* Brenkert, Benjamin "The Newport sex scandal, 1919-21." Gay and lesbian review worldwide 10(2): 13-14, March-April 2003.
Review of Lawrence R. Murphy's Perverts by official order and reveals the role played by Franklin D. Roosevelt in the secret investigations of Newport's Naval Training Station and the YMCA.
* Brown, Ricardo J. The evening crowd at Kirmser's: a gay life in the 1940s / Ricardo J. Brown. Edited by William Reichard, foreword by Allan H. Spear. St. Paul, MN: University of Minnesota Press, 2001. 155 p.
A young man, discharged from the military for homosexuality, returns to St. Paul, Minnesota; the books revolves around the habitues of a gay bar, circa 1945-1947, and written many decades later.
Brown, Susan Jenkins. Robber rocks: letters and memories of Hart Crane, 1923-1932 / Susan Jenkins Brown. Middletown, CT: Wesleyan University Press, 1969, c1968. 176 p.
* Browne, Botwell (1877-1947) is "Julian Eltinge." In F. Michael Moore Drag! Male and female impersonators on stage, screen and television. Jefferson, NC: McFarland and Co., 1994. p.113-115.
44 Western Magazine, v.14, n.3, May 1946
* Bullough, Vern; Bullough, Bonnie. "Lesbianism in the 1920s and 1930: a newfound study." Signs: journal of women in culture and society. 2(4): 895-904, Summer 1977.
* Bullough, Vern L.; Voght, Martha. "Homosexuality and its confusion with the 'secret sin' in pre-Freudian America." p.112-124. In Sex, society, and history. Edited by Vern L. Bullough. New York: Science History Pub., 1976.
Burg, B.R. (Barry Richard). An American seafarer in the age of sail: the erotic diaries of Philip C. Van Buskirk, 1851-1870 / B.R. Burg. New Haven, CT: Yale University Press, 1994.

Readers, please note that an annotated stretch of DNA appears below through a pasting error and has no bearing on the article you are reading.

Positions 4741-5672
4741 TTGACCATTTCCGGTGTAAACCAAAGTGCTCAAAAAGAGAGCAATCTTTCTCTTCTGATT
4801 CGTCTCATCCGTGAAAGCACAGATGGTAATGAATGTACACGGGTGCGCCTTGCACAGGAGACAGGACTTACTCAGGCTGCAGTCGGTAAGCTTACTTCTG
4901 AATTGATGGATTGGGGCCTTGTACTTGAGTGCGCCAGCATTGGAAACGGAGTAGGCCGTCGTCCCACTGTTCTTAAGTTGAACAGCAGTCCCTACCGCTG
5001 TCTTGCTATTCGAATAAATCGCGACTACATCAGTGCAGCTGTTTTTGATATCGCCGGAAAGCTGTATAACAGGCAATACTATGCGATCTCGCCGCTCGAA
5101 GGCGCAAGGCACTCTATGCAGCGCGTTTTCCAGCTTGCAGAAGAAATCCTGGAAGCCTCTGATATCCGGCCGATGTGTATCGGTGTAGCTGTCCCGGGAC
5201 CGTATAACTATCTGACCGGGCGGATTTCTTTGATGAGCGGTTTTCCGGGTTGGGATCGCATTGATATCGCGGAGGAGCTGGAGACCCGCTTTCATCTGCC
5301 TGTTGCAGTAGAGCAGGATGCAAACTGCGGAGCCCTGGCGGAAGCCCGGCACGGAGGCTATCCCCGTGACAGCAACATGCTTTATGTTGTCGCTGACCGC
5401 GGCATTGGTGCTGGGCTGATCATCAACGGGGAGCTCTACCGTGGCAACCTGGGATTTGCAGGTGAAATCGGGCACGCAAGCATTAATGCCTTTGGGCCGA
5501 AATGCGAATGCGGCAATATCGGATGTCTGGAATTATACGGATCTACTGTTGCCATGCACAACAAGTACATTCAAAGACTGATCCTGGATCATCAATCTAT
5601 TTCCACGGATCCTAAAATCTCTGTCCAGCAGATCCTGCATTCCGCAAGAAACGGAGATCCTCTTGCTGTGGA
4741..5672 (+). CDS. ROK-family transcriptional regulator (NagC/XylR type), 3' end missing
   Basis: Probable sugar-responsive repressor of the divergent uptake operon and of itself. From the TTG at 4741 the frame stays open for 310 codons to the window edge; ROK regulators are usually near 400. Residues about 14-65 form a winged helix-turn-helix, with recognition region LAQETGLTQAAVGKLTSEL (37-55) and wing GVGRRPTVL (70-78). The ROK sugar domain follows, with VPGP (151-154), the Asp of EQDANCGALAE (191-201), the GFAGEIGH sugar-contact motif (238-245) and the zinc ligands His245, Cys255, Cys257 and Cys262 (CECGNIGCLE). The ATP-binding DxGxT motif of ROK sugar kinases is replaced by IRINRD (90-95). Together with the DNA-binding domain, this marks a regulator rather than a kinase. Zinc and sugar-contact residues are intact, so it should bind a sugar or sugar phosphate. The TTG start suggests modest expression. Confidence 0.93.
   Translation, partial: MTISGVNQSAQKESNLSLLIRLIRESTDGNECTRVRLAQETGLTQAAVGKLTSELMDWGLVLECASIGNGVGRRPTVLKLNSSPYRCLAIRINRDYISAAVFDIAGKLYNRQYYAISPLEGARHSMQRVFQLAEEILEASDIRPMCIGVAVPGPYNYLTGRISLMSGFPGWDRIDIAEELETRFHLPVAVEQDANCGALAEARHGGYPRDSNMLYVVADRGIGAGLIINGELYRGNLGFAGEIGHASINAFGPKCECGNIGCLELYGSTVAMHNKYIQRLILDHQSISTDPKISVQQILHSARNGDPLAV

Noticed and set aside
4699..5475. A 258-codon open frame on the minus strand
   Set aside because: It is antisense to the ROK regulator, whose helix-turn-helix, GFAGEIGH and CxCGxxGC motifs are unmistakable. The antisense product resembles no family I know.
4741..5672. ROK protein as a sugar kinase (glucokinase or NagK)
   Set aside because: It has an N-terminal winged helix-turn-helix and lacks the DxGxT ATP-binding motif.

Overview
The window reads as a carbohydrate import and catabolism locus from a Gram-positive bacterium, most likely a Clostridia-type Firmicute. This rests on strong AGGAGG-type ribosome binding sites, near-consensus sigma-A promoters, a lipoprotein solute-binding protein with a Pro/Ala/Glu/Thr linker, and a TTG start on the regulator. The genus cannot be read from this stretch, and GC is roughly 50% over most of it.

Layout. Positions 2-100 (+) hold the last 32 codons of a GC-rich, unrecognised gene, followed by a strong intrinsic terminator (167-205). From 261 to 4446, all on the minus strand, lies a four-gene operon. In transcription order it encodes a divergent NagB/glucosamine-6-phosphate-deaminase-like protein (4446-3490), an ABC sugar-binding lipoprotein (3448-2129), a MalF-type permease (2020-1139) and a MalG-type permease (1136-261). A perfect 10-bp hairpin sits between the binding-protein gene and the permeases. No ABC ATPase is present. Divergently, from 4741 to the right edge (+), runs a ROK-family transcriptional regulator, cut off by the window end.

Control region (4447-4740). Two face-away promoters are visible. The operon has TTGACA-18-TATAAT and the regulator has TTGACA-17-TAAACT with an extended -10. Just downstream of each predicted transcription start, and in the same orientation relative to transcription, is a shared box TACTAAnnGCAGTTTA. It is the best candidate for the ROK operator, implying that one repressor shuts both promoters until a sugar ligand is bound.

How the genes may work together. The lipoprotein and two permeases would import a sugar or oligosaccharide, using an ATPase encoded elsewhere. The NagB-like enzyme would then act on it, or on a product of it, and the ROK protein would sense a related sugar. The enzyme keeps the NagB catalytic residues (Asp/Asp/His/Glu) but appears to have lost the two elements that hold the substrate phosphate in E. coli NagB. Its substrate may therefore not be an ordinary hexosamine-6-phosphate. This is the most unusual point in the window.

"no boy can ever remain a year on board of an American man-of-war without being led or forced to commit this crime [sodomy] (which, by the way, in not regarded as a crime in a man-of-war)." p.74.
Blue Book Magazine, 57(5) Sep. 1933
* Buring, Daneel. Lesbian and gay Memphis: building communities behind the Magnolia curtain / Daneel Buring. New York: Garland Pub., 1997. 271 p.
"Scandals, such as the murder of seventeen-year-old Fred Ward by nineteen-year old Alice Mitchell that occurred in Memphis in 1892, were widely reported in mass circulation newspapers ... p.18. [See also Lisa Duggan.]
* Burke, Flannery. "Spud Johnson and a gay man's place in the Taos creative arts community." Pacific Historical Review. 79(1): 86-113, February 2010.
The article reveals Willard "Spud" Johnson's status within the modernist arts community of Taos, New Mexico.
* Burnham, John. "Early references to homosexual communities in American medical writing." Medical aspects of human sexuality. 7(8): 34-49, August 1973.